Michel Piccoli on Marco Ferreri
LA GRANDE BOUFFE/BLOW-OUT (Marco Ferreri, 1973)
[Piccoli at the barre: weighed down by the orgy, he performs slow exercises, while whistling the film’s music, then lightly touches the costumes hung next to the barre, rubs his hands together, before rapidly hiding his face in the crook of his arm.]
MICHEL PICCOLI: It’s fantastic, the films where directors take their time; this scene has an imaginary dimension just by its length. All that is related thus in a single shot, physical and mental states, nostalgia, habits and needs, is extremely delicate and mysterious. The opposite of an anything-goes attitude, whereas at the time Ferreri was considered a political danger, a mental danger, a sexual danger [...]. Blow-Out showed gestures and conditions of reunion of characters who never existed; you never heard about four men who got together to kill themselves in eating! We had fun in being the grotesque puppets of grief, in order to die in climaxing; to die with an animality, not to die of mental despair. To play to die.
Ugo, Marcello and I were close friends and of course we had read the script, but as soon as the shoot began, nobody looked at it again! We were inventing incessantly, while remaining very attentive to Ferreri, but he too was paying attention to our pranks. The take-off on Marlon Brando, for example, was suggested by Ugo; it wasn’t in the script. Ferreri had a very deep imagination, a constant anti-psychological streak. He was a man of freedom of creation and he understood that we entered into his game with a lot of pleasure.
For this scene, he certainly didn’t direct me very much. I must have imagined how this solitary being could be the master of his pain; and the final gesture, the psychological point is very certainly my invention - the take was supposed to be longer; Ferreri cut precisely on this gesture.
At the time of Blow-Out I was already well integrated into the troop. But the manner in which I met Ferreri is strange. I was shooting La chamade/Heartbeat with Alain Cavalier - he’s another whom I like enormously, and as we say, his evolution is extraordinary. Ferreri came by to have me read a few pages from Dillinger is Dead and to offer me straightaway the role, while at the time we didn’t know each other [...].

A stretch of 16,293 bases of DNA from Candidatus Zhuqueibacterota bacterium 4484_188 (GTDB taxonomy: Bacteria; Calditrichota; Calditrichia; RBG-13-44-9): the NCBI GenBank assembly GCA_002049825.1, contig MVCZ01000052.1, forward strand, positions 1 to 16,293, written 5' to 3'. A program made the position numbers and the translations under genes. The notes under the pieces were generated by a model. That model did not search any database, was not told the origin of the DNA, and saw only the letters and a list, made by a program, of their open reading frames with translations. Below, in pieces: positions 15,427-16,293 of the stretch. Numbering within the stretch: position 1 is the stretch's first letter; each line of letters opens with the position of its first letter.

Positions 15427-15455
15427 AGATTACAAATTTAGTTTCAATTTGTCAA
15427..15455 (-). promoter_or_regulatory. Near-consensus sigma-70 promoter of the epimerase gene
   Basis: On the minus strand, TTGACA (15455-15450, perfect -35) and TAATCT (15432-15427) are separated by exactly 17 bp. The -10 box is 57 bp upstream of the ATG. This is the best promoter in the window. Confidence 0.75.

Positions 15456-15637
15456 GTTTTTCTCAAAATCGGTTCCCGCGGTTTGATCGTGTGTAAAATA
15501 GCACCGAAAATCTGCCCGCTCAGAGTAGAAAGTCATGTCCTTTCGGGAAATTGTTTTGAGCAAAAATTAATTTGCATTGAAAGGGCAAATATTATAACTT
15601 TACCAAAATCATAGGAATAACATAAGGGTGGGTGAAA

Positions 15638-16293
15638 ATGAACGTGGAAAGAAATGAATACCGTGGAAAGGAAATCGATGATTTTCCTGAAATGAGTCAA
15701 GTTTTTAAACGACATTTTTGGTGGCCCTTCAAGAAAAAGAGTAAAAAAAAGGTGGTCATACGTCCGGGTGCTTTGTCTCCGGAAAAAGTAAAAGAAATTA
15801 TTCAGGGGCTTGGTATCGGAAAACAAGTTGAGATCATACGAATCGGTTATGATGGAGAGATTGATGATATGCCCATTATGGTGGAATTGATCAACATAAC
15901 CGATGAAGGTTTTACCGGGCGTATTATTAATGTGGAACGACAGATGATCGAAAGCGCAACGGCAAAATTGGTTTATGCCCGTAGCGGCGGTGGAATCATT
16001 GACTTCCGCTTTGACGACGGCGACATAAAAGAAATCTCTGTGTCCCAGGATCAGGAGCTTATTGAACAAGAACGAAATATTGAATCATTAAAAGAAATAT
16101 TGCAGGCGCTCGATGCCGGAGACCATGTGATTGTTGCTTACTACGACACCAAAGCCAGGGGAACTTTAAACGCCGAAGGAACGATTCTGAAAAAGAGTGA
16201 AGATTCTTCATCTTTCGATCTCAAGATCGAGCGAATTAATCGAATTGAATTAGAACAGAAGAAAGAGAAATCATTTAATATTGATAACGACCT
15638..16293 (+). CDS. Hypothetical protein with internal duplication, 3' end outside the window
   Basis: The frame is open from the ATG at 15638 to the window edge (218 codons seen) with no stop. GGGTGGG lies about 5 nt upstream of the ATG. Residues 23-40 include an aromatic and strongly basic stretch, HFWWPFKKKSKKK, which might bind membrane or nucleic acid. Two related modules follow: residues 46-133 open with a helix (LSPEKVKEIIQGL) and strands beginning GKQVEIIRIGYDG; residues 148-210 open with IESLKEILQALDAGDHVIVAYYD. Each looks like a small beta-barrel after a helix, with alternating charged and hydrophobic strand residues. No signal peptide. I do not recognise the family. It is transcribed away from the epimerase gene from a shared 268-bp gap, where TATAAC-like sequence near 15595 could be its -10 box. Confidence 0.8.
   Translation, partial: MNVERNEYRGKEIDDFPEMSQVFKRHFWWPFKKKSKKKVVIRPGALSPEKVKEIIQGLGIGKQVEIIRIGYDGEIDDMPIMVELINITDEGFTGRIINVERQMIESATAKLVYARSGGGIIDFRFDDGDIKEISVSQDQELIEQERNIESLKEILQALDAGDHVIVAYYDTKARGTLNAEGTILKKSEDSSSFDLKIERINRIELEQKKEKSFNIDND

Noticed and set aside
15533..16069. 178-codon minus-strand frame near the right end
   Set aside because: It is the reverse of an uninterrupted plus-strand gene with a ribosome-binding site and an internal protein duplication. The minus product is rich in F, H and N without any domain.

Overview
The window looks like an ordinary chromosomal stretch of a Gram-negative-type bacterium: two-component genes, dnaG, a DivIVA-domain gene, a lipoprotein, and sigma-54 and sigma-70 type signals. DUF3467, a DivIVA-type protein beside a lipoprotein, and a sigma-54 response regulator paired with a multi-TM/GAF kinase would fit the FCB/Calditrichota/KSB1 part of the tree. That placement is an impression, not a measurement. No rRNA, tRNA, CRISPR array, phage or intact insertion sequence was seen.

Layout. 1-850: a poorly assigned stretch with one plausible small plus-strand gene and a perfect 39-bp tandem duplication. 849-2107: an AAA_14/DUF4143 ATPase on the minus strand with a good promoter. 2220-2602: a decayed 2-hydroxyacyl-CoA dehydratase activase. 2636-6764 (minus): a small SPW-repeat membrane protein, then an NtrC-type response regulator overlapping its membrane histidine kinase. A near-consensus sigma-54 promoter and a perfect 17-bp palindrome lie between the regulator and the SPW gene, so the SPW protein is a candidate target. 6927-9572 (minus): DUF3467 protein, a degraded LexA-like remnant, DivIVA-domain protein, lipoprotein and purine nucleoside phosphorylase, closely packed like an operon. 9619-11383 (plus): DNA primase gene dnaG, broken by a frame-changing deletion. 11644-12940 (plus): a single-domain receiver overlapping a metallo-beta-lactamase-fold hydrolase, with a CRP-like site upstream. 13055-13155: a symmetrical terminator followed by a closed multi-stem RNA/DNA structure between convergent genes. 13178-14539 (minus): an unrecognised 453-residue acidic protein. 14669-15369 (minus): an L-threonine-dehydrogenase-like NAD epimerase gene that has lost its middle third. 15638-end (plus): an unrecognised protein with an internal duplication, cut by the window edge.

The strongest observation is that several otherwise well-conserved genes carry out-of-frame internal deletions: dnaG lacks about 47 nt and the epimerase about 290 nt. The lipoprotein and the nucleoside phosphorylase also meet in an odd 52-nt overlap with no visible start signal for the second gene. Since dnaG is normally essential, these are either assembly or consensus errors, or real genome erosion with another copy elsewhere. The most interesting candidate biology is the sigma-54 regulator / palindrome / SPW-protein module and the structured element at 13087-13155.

Dillinger is the story of man who coming home late, finds a pistol, and instead of committing suicide as is expected, kills his wife, eats, makes love with the maid, roams around the house like lonely child and suddenly jumps into the sea and goes to live on a boat. I am in all the film, continuously. The film was shot in 1969, after the revolution, and it’s a question of the desperation of man who has “made it” who no longer knows where to go. It caused a scandal, so much ferocity on the condition of the “parvenus,” as we said at the time. Too violent, too dangerous.
Ferreri didn’t direct me for a second during the shoot; he would simply give spatial indications. It was up to me to play this solitary person, this solitude, this eternal child or this childlike rebirth of “mature” man, between despair, suicide, simple insomnia, dream. There is another character who comes close fairly close to this, a similar state of solitude and of potential violence; it’s the male character in Agnès Varda’s Les Créatures/The Creatures. Or yet again, it is perhaps close to what Godard used to say to me for Contempt, that I should be “ a character from Rio Bravo acting in a Resnais film,” somehow perfectly split between the physical and the intellectual.
Finally, I have played many loners who were both cerebral and physical. If I had the energy for it, I would write my two lives, psychoanalyze myself via the psychoanalysis of the characters whom I’ve played. That could explain why I went in this direction, why different directors employed me in an ultimately similar way [...]. An introspection of myself and of the characters with whom I had a feast, to talk in a culinary way.
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Read the complete interview in Cahiers du Cinema.